Human nature is a pesky thing. Because it's fallen, it can sometimes undermine or sabotage our work as apologists in ways that we easily miss. One of the ways this can happen is through triumphalism, defined as the spirit of arrogance or pride with respect to belonging to the Church. Not the proper sense of pride, a la "I'm proud to be Catholic," but the self-puffery sense, a la "I belong to the One True Church, and you don't." Whether subtle or overt, it’s lethal to the work of evangelization.
When sharing the Faith with people, we should err on the side of humility. As all spouses know, the great bulk of communication (for good or for ill) has to do with tone of voice, body language, eye contact, and the like. This is what media guru Marshall McLuhan was getting at with his famous maxim "The medium is the message." Pope Paul VI expanded upon this idea in his 1975 Apostolic Exhortation Evangelii Nuntiandi, where he used the word witness 36 times in the course of explaining that the modern world is craving living examples of Christian living. I don’t become a living example by just reading a book. I become one by living the sacramental life in a way that—very directly—allows Christ to live his life in me. So says St. Paul in Galatians 2:20.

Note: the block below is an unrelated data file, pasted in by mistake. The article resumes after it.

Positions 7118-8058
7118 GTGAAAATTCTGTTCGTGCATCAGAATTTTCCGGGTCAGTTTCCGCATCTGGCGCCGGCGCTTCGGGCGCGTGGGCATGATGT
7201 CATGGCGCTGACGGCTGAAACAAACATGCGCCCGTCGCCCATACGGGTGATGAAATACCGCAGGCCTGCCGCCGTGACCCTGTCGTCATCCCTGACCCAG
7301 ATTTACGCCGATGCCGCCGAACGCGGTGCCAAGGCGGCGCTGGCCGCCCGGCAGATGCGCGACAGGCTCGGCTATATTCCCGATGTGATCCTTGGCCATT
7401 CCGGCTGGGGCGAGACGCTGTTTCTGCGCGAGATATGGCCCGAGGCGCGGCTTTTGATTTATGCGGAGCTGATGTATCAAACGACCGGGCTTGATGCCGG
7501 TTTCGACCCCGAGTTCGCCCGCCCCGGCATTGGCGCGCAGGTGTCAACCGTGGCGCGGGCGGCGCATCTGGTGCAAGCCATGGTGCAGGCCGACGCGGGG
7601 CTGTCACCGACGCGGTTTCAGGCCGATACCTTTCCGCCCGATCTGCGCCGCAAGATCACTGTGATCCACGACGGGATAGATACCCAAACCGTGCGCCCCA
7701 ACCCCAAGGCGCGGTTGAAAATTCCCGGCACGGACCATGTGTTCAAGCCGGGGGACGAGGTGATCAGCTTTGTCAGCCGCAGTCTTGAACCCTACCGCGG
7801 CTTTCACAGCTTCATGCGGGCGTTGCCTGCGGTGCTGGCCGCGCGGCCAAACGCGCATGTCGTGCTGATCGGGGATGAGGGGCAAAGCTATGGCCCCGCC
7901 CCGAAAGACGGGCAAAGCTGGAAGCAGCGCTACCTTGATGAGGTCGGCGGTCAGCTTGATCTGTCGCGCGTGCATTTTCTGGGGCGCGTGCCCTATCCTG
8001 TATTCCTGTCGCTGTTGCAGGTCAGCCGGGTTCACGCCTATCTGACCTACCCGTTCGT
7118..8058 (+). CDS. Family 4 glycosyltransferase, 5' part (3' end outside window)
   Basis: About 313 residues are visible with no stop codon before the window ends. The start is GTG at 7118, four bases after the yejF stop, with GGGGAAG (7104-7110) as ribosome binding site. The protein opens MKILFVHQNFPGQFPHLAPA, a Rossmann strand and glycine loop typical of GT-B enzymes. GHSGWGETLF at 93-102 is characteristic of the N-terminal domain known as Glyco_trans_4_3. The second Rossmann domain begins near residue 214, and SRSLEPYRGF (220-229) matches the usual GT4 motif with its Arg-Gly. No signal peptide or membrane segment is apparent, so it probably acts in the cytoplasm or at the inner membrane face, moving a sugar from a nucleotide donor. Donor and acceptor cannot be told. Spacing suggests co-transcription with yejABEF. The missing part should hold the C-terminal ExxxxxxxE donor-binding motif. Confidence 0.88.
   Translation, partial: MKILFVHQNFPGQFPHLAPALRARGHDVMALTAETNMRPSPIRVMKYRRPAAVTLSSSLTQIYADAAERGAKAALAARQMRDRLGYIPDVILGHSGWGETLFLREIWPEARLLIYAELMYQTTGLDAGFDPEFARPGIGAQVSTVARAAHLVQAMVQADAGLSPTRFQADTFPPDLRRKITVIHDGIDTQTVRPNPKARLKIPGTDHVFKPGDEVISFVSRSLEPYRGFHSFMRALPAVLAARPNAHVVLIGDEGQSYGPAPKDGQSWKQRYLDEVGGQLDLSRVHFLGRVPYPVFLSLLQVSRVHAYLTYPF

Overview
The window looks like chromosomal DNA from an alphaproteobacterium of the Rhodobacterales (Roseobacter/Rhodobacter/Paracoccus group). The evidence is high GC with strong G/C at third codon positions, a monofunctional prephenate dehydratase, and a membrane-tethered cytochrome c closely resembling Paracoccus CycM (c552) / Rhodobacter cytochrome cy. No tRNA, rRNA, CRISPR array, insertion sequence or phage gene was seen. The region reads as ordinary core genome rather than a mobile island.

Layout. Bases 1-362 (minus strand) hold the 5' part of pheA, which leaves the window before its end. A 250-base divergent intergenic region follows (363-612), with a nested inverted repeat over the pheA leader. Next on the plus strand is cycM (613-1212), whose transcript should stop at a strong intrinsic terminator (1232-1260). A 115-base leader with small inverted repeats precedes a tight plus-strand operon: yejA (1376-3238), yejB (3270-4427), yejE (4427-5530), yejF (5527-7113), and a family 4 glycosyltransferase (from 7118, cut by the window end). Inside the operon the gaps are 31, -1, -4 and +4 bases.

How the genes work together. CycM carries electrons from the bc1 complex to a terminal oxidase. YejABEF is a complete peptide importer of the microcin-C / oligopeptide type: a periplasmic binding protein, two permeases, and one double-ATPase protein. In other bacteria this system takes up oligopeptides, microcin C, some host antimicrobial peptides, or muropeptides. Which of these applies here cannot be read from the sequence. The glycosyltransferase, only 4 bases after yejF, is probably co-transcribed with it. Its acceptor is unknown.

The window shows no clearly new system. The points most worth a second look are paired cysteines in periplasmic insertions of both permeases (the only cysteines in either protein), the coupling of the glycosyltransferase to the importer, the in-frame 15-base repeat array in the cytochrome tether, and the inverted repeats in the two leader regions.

This is what makes converts. This is what those around us are eager to see. Not that intellectual formation is worthless; it is necessary, often thrilling, but it's insufficient.
When triumphalism seeps in, we lose, even if we "win" the argument. By contrast, the attitude that invariably delivers the eureka moments for people is the one that conveys the flavor of "I can hardly believe that a sinner like me has found such a rich treasure of mercy and truth." Or as Mother Miriam of the Lamb of God puts it: "It’s one beggar telling another beggar in the desert that he has found cold water."
Who can argue with that?